I have a bunch of mp3 files I'd like to record to a CD. However, I'm not sure if the CD player can read MP3. What format should the music be in to ensure that it will be read correctly? And does it even matter or do CDs use an "internal" format?

  • CD's do use an internal format, called "Redbook Audio". Many CD burning programs have a destination to burn to named "CD Audio" or similar, as opposed to a "data CD" which is what you'd burn it as if your player could read .mp3 files off the disc. Redbook Audio limits you to 80 minutes of music encoded at 16-bit PCM at 44.1KHz.
    – LawrenceC
    May 26, 2013 at 15:29

3 Answers 3


The music should be in WAV format to be readable from most CD players.
MP3 CD Maker is an easy program with which you can put your MP3's as WAV's on a CD.

As pointed out by @Vdex in the comments, the format is actually RAW audio format which is comparable to WAV without the header information.
Even more specifically it is CDDA, as pointed out by @Joakim.
That's why you need software to create an audio CD from single audio files.
I think if you already have WAV files, you can do this with most CD recording software (choose for create audio or music CD in the first step of the wizard mostly, and then select your WAV files), but MP3's need to be converted to WAV first. That's where MP3 CD Maker comes into play.

  • To be pedantic, WAV files have extra header information and Audio CDs use RAW (en.wikipedia.org/wiki/Raw_audio_format). WAV files on a data CD format for instance won't work.
    – Vdex
    Aug 2, 2009 at 16:11
  • @Vdex: I know "WAV files on a data CD format" won't work, that's why I suggest using software for that ;-)
    – fretje
    Aug 2, 2009 at 16:14
  • Just thought I'd point it out in case somebody else reading it decides to burn WAV files directly :)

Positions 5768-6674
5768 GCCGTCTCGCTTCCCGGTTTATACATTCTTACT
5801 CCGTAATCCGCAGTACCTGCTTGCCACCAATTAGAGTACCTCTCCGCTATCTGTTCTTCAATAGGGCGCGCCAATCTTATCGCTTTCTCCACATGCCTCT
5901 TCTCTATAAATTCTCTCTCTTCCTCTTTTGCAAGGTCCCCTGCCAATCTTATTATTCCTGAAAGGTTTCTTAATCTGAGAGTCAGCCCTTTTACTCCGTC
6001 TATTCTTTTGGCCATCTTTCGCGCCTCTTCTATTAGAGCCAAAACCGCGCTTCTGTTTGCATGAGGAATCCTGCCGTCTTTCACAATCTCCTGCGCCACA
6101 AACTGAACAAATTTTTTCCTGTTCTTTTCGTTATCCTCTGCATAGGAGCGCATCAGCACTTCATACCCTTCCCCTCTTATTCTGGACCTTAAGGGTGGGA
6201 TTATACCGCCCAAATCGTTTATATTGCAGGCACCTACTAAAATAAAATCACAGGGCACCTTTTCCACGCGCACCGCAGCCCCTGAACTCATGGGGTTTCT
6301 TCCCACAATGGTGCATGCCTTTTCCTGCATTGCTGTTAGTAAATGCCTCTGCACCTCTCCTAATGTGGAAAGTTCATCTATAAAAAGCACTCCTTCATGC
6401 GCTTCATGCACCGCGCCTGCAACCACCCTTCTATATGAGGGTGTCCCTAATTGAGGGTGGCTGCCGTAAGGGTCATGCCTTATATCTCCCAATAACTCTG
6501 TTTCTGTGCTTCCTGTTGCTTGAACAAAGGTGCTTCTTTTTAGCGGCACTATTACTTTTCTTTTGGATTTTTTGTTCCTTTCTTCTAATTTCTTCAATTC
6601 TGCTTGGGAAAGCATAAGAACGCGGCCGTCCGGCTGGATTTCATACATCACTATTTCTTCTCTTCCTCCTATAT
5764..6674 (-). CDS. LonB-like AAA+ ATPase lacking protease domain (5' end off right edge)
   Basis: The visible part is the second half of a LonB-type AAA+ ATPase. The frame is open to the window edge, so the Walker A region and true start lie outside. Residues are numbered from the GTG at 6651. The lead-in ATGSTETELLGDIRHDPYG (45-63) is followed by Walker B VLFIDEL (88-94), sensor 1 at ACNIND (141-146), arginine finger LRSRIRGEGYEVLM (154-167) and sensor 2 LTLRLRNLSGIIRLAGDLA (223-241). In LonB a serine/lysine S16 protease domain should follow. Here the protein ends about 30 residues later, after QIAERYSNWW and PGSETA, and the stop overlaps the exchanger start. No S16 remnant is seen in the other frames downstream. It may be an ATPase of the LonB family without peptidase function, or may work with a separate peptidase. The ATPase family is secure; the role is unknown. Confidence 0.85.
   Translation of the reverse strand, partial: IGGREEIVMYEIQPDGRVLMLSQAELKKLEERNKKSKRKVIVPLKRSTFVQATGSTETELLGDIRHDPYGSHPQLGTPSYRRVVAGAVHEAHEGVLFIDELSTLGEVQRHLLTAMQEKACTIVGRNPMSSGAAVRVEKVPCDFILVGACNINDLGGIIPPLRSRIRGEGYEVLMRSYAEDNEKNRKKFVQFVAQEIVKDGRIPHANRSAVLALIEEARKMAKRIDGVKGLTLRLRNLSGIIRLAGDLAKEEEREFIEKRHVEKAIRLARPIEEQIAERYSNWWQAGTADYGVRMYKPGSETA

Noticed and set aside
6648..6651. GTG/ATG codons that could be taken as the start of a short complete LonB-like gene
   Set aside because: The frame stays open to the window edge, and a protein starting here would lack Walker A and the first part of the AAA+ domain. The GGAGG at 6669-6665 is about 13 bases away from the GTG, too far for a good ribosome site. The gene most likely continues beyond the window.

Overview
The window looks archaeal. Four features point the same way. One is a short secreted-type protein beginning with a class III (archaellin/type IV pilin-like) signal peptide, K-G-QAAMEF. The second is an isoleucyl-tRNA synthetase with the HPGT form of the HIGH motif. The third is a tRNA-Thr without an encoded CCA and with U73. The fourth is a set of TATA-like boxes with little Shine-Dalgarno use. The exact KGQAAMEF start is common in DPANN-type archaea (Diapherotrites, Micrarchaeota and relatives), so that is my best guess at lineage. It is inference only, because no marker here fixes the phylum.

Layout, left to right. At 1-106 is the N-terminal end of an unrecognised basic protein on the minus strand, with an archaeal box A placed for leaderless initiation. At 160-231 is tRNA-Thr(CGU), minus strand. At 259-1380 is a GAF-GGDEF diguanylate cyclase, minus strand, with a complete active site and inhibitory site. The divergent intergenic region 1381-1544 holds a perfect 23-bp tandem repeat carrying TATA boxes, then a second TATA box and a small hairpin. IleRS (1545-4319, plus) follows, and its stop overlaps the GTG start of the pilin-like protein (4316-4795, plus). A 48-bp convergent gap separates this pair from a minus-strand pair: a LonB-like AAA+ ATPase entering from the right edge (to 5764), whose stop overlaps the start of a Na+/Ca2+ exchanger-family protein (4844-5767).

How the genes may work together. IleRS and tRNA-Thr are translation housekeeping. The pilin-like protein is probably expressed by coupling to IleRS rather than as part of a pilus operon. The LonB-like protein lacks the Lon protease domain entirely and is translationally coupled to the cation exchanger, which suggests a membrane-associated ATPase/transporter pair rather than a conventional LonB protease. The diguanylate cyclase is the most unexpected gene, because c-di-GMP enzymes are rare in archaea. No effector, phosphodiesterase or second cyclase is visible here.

– Vdex
    Aug 2, 2009 at 16:23

To be playable in any CD player one need burn in Audio CD Format (CD-DA). This is not the same as a data CD with a filesystem (iso9660) where music (mp3 or anything) can be represented as files. Audio CD Format don't have a filesystem nor a fileformat, music just sits directly on the CD in RAW format track after track.

any isn't fully true as really (really) old Audio CD players might have problem with burned media.


Some CD players can play mp3 files (most new ones do), there is usually a sticker that says "mp3 compatible" or something similar, and if that is the case you shouldn't need to convert them, not all mp3 cd players can handle sub-folders, so you might need to place all the mp3s in the root folder. If it can't handle mp3s you have to write the CD in a special way (audio cd format), for that you will need special software, I have used Nero in the past - you just drag and drop the mp3's and it converts it for you.

For me a CD player that can't handle mp3s would be a deal breaker, considering that raw audio CDs store about 75 minutes of music per disc, compared to the ~700 minutes you can achieve with mp3s.

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